Kapadokya: The Most Wondrous Rocks You’ll Ever See
Now, jumping back to the end of November where I left off. One night during the week, a group of seven or so exchange students met at Agora (the biggest mall in town) and went to the movie theater to see the newest edition of the Twilight saga, Breaking Dawn: Part 1. Before I go any further, let me say that I did not see this movie because I am a diehard fan of the Twilight series. On the contrary, I find them to be obnoxious and poor quality on several levels. The only reason I bother following the movies is so I understand the jokes that are made about them and so I’m able to make them myself. So, basically, my friends and I walked into that theater prepared to laugh at the ridiculousness of the cinematography we were about to witness. It was, in short, as bad as I expected it to be, except for the fact that there was a small portion that took place in Brazil in Rio de Janeiro and there was a little Portuguese spoken in there... that’s it.
I packed for the trip to Kapadokya the next night, which was Wednesday the 23rd. Thursday morning, my host mom and I had thought out an entire system of how I would get my suitcase to Alsancak (downtown) in her car, get it from her after belly dancing lessons at night, then walk to meet the bus to leave at 11pm. Well turns out that Thursday was Teacher’s Day here, which they take very seriously. All the kids gave out small gifts and flowers to their teachers, and we got out of school a few hours early. I bet all you teachers (and students) reading this are thinking, “Why don’t we do that here!?” Well I don’t have an answer for you, but anyways, I ended up having more time than I thought to pack... had I not already sent my suitcase off with my host mom as part of our awesome master plan. I caught the bus downtown for belly dancing lessons with Hannah, where we learned a routine that was half belly dancing and half hip-hop, which was quite fun indeed. I got my suitcase from my host mom, ate dinner with Hannah, then walked to meet the bus. After the lengthly train ride to and from Ankara, which was a total of approximately 32 hours, we were all ECSTATIC to be taking a bus.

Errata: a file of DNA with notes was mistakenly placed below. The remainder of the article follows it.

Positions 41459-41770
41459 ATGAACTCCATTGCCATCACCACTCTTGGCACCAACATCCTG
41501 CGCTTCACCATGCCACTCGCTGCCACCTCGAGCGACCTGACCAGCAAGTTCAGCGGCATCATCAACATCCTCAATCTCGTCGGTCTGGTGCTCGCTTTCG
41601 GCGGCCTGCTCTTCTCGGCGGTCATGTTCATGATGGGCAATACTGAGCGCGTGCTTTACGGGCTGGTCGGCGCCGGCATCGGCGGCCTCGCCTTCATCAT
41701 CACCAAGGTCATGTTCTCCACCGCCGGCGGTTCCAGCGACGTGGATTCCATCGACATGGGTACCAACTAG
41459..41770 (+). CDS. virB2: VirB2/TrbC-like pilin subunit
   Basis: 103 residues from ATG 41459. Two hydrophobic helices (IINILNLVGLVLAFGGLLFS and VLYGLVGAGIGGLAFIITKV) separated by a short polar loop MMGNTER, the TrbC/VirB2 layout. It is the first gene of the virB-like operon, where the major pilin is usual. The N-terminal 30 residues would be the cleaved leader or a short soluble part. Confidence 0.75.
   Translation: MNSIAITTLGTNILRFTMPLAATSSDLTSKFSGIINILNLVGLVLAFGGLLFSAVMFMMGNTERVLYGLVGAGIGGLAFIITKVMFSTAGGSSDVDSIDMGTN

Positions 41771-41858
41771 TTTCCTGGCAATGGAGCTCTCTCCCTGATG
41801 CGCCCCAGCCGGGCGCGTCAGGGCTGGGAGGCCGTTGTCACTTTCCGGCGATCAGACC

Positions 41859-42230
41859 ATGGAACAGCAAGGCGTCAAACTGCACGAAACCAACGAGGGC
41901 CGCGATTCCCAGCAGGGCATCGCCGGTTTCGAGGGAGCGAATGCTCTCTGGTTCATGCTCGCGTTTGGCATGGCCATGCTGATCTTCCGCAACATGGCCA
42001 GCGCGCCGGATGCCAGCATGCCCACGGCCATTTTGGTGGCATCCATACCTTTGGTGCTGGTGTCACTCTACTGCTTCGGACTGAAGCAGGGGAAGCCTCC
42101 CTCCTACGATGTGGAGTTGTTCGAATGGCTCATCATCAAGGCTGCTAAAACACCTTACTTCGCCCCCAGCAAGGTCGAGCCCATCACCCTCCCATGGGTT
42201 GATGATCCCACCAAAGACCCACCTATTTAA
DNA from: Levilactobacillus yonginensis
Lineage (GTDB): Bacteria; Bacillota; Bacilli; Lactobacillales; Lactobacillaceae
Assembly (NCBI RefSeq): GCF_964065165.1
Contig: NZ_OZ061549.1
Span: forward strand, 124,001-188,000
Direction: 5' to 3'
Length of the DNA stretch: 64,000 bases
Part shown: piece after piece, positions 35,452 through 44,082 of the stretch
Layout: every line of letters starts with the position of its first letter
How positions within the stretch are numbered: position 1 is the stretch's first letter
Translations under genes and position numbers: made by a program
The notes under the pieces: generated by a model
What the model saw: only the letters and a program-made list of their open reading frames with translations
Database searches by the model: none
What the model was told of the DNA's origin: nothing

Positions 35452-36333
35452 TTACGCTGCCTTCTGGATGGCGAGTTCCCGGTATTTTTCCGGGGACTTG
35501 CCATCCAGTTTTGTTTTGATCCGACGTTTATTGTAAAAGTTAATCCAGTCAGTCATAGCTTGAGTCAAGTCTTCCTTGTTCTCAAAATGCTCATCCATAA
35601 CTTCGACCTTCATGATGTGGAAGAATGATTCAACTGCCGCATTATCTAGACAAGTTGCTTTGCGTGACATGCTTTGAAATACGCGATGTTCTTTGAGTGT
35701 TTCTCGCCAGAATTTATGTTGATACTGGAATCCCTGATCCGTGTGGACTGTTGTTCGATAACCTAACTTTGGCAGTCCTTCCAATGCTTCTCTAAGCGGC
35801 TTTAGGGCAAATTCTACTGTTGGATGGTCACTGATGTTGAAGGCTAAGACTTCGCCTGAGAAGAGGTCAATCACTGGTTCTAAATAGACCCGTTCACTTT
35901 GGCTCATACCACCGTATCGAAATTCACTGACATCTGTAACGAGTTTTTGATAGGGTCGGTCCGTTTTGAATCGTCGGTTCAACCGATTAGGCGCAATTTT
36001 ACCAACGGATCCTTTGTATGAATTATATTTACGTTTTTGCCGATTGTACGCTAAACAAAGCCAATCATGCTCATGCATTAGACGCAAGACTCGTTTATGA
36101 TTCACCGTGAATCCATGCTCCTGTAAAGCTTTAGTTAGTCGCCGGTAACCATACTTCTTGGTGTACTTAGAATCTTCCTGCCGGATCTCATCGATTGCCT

Before I start with the actual play-by-play of the trip, here’s a bit more about the place I went. Turkish people spell it “Kapadokya,” but in English, we would probably spell it “Cappadocia,” although they both sound the same. The city is located more or less right in the center of Turkey, both North-to-South and West-to-East. Its altitudes are higher than Western Turkey, which is probably the reason for the colder temperatures. Cappadocia’s height historically was around 330 BC, so most everything we saw there was from around that time period. If you want to learn more on the background of the city than what I include here, the Wikipedia page will give you a good place to start. http://en.wikipedia.org/wiki/Cappadocia
Now, with the Ankara trip, I recorded everything pretty in-depth in my journal, making the retelling of the story on my blog much easier. Unfortunately, this isn’t the case with this trip. After I got home, either from exhaustion or over exposure to the cold, I got sick. Needless to say, I was too tired and feeling too yucky to write page after page of the adventures in Kapadokya, as amazing as they were. (Good thing I took a lot of pictures!) I’ll still relay what I wrote, but I’ll elaborate on the things I want to say more about, now that I don’t have a fever or sore throat.